This was originally published as a bonus article in the Coaching Confidence weekly email during April 2011. To start getting your very own copy each week enter your details under “Don’t miss a thing!” to the right of this page.
What are you focusing upon?
One of the shows on Sunday evening British TV at the moment is called “The Cube”. If you have not seen the program the basic context is that a contestant has 9 “lives” to play a series of games inside a “cube”.
The prize money increases with each game and the contestant can choose to walk away with the money that they have already won before they commit to playing the next round. Once they are committed they can only win any money if they successfully complete that game before they have used all the 9 lives. If they loose they walk away with nothing.
The games themselves can look really simple (i.e. stacking a certain number of blocks into a tower within a given time). Often games that if you “played” somewhere you’re normally relaxed, treating it just as a game without putting any pressure on yourself, you’d complete it easily and without thinking.
This is a show where there has been more than one series so contestants now will often have practiced some of the games at home.
However, contestants often find that once “in the cube” they find it’s an entirely different experience. They’ll make comments such as “It’s funny how quickly the pressure builds up” and will report physical effects such as “my mouths a bit dry.”
The game itself can be exactly the same as the one they have easily done at home – the difference is the pressure they are putting upon themselves in “the cube”. They’ll often say things like £x will mean that I can get married, or take the kids on a holiday etc.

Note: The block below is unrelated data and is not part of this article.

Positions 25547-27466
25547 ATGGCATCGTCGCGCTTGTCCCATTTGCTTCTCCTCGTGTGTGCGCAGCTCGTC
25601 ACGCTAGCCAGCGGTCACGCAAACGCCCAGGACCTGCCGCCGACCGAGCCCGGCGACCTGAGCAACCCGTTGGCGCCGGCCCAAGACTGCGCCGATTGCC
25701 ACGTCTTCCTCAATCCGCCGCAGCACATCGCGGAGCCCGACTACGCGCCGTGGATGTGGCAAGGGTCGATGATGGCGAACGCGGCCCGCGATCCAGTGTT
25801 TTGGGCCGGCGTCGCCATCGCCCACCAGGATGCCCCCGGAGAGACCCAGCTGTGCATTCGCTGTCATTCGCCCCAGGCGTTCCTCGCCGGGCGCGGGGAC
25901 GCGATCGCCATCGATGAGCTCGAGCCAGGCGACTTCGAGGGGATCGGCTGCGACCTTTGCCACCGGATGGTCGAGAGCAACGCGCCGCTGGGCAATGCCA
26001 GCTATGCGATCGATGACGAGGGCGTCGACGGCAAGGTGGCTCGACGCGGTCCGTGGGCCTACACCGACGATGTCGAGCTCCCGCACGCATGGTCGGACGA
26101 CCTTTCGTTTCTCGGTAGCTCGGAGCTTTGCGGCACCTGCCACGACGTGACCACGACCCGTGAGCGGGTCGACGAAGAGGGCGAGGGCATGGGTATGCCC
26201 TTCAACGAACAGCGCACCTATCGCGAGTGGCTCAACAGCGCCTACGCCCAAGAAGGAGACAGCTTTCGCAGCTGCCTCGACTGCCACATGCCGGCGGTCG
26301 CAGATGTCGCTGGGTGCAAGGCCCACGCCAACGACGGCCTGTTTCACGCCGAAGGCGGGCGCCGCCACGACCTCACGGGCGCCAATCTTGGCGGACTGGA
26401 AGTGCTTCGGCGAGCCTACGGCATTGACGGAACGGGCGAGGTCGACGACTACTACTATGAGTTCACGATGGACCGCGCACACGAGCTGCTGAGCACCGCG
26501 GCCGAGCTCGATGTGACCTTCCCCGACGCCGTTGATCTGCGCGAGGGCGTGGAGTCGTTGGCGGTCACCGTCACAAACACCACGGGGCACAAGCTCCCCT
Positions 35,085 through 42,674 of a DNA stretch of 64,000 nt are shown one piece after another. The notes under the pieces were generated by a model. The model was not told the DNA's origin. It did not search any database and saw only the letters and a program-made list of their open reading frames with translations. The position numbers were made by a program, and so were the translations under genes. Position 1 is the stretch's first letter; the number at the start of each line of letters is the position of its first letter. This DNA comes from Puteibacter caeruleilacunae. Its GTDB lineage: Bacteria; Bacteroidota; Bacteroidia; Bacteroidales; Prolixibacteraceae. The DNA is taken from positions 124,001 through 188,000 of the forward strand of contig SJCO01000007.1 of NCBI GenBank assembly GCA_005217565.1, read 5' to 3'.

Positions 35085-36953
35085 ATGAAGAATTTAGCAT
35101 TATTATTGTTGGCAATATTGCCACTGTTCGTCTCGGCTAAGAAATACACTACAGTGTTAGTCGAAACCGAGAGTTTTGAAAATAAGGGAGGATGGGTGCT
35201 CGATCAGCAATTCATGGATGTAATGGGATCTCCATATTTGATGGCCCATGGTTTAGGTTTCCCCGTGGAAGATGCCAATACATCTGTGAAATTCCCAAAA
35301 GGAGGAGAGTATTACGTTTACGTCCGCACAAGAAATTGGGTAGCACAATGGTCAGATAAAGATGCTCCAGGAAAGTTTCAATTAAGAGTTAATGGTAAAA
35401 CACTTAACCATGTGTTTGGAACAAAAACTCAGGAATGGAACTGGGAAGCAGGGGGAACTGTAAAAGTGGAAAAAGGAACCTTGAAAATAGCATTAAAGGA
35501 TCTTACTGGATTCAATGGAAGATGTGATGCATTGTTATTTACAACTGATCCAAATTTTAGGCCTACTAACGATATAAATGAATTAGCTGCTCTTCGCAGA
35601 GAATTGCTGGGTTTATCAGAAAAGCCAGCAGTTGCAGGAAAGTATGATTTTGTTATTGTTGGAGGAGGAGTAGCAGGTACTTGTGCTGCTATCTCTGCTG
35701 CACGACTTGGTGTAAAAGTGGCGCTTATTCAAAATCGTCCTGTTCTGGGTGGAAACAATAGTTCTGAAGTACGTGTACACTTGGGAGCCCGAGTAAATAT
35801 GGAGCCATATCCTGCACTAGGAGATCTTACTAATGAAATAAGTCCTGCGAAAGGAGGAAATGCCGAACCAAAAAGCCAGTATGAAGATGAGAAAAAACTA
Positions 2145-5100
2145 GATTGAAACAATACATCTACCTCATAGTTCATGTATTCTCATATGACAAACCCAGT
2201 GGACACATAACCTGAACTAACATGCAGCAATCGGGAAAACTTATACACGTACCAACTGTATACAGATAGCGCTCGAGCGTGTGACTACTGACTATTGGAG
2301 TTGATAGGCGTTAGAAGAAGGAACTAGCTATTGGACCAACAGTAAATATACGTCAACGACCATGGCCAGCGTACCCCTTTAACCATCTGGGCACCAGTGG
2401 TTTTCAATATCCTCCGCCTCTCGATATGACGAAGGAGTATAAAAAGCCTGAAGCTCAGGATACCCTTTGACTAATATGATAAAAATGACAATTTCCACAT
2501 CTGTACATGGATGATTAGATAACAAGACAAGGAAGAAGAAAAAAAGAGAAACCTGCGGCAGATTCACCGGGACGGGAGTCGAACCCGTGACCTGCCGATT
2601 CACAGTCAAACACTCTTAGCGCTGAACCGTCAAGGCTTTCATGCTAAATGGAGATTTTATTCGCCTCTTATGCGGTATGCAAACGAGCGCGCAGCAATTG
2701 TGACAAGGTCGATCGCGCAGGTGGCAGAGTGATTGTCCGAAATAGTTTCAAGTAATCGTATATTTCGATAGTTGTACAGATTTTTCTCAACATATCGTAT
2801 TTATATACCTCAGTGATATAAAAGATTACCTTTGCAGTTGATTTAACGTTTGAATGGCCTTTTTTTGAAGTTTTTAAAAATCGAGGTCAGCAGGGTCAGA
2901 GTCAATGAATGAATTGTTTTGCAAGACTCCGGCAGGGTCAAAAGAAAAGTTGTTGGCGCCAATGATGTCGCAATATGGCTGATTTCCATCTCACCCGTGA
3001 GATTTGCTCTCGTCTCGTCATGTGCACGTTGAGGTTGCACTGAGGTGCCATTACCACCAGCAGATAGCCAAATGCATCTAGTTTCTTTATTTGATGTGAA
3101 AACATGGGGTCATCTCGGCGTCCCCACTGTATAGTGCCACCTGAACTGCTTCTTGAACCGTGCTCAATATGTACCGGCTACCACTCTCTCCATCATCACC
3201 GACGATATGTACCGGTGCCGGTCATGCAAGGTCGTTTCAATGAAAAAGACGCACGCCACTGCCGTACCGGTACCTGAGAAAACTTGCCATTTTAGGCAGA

That approach may appear sensible when they are making the decision if they wanted to carry on to commit to playing the next game.
Once committed to playing that game, they can easily increase the pressure upon themselves with the thoughts they focus upon.
For example, if the game is based around catching a ball imagine focusing on a thought such as “catching that ball means I can get married” in comparison to just focusing upon catching the ball. Which would be the one that you would find the most stressful?
Notice that I have deliberately chosen to phrase this as focusing upon a thought – I have not said do not think a specific thought. There is a difference between letting a thought pass by and engaging with it.
There will be many thoughts that you have without focusing on – perhaps briefly noticing something different but insignificant on a familiar journey, or noticing you recognise a tune on the radio but going straight back to what you were doing etc.
If you have committed yourself to a project or activity, particularly if you have found you are feeling pressure connected with it, I invite you to consider the thoughts you are focusing upon.
For example, if you have committed to doing a coaching session with someone are you focusing upon coaching that individual or a particular thought in your head?
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About the Author
Jen Waller is on a mission to support, nurture and encourage coaching skills and talents from non-coach to coach and beyond.
She has created a free 7 day e-course about how to create your own unique coaching welcome pack that works for you and your clients. Get your copy here.